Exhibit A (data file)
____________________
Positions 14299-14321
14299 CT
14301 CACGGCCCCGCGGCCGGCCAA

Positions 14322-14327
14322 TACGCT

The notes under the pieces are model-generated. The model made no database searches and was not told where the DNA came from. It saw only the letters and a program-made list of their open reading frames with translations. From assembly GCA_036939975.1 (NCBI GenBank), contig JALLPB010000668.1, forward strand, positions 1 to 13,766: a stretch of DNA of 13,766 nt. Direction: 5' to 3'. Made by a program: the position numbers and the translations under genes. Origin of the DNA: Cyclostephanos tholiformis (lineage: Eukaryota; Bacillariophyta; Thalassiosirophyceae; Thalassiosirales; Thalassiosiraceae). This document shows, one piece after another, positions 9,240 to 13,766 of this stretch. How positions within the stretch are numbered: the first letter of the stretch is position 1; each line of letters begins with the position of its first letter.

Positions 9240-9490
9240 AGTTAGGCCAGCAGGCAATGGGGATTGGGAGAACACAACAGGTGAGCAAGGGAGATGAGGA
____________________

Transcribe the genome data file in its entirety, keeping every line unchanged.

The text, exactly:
Positions 14299-14321
14299 CT
14301 CACGGCCCCGCGGCCGGCCAA

Positions 14322-14327
14322 TACGCT

The notes under the pieces are model-generated. The model made no database searches and was not told where the DNA came from. It saw only the letters and a program-made list of their open reading frames with translations. From assembly GCA_036939975.1 (NCBI GenBank), contig JALLPB010000668.1, forward strand, positions 1 to 13,766: a stretch of DNA of 13,766 nt. Direction: 5' to 3'. Made by a program: the position numbers and the translations under genes. Origin of the DNA: Cyclostephanos tholiformis (lineage: Eukaryota; Bacillariophyta; Thalassiosirophyceae; Thalassiosirales; Thalassiosiraceae). This document shows, one piece after another, positions 9,240 to 13,766 of this stretch. How positions within the stretch are numbered: the first letter of the stretch is position 1; each line of letters begins with the position of its first letter.

Positions 9240-9490
9240 AGTTAGGCCAGCAGGCAATGGGGATTGGGAGAACACAACAGGTGAGCAAGGGAGATGAGGA